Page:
Five Minutes for Makeup, Part 2

This is the second in my three-part series on my experiences with skincare and makeup.

I’ve been on a mission of late to maintain to most radiant skin possible. In my previous post, I talked about getting rid of old and unusable products.
After I tackled my Caboodle full of expired skincare and makeup, I focused on how my makeup brushes affect the health of my skin. I’m sure there is a scientific explanation about how it works, but I’m going with logic. Using a brush over and over without cleaning it means at some point, you are putting dirt on your face and back into your products. This sounds gross, and I doubt that it’s good for your complexion.
A Sephorian once suggested I use sponges to apply makeup. I wouldn’t have to worry about contaminating products or keeping tools clean. I tried it and hated it. My makeup was splotchy, and I kept forgetting to buy new sponges after I ran out. So I stick with brushes. They give me the application I like with minimal effort. To keep the makeup cooties at bay, I spend five minutes each week cleaning them. There are two techniques that I’ve tried.

Baby Shampoo or Liquid Hand Soap. Wet the brush and work a little soap into the it. Rinse until the water’s clear. Be careful not to let the metal clamp that connects the brush to the handle get too wet. Over time, excess moisture could weaken the glue that keeps the bristles in place. During one of my numerous trips to somebody’s cosmetics counter, a consultant told me to let the brushes dry while lying on their sides. If possible, the bristles should hang over an edge. Never put your brushes upside down in a cup; they will get mangled. Lying your brushes on a towel to dry could bring on mildew (yuck!).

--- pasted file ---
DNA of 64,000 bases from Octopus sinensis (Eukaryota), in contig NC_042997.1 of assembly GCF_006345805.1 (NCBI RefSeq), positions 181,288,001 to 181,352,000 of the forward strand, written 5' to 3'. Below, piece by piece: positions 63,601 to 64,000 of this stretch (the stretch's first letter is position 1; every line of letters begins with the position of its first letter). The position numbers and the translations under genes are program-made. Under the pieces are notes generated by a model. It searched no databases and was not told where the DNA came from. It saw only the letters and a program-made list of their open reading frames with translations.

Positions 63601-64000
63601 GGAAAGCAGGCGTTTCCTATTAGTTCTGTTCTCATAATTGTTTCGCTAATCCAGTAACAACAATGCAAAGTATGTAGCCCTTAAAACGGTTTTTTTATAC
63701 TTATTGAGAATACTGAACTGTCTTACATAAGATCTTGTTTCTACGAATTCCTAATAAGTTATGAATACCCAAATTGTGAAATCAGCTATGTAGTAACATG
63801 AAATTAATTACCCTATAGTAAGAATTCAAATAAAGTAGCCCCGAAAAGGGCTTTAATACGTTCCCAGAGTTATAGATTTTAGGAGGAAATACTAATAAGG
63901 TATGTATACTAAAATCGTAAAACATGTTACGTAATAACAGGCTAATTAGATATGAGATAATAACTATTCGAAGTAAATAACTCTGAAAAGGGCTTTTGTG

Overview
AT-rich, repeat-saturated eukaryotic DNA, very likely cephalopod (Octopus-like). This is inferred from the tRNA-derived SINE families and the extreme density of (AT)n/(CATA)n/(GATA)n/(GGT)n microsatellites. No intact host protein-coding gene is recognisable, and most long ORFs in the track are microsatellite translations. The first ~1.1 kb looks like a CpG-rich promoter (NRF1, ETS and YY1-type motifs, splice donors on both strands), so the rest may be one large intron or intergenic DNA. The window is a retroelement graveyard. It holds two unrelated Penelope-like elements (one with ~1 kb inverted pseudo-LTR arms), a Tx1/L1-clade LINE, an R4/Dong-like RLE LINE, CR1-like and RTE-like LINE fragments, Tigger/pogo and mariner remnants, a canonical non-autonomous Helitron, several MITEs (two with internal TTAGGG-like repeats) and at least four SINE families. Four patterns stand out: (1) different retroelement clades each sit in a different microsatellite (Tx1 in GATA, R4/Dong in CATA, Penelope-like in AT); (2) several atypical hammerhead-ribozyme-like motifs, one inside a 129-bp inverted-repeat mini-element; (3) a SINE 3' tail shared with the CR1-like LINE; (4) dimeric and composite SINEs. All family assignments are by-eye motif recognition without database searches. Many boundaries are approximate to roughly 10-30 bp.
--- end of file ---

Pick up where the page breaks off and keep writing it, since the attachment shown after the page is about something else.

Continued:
Dishwashing Liquid + Vinegar. I found this link thanks to Pinterest. Mix one tablespoon of dish detergent and one tablespoon of vinegar with a cup of warm water. Swish the brushes around, again taking care to avoid the metal clamp. Rinse until clear and dry as indicated above. I thought my brushes were clean until I tried this method. The water turned brown as soon as the tip of the brush hit the water.

I’ve seen a HUGE difference since I started regularly cleaning my brushes. My makeup applies much better, and I tend to use less product. Between this and using unexpired products, I’ve had fewer breakouts.

Stay tuned for Part 3 – My five-minute face!

– Posted using BlogPress from my iPad

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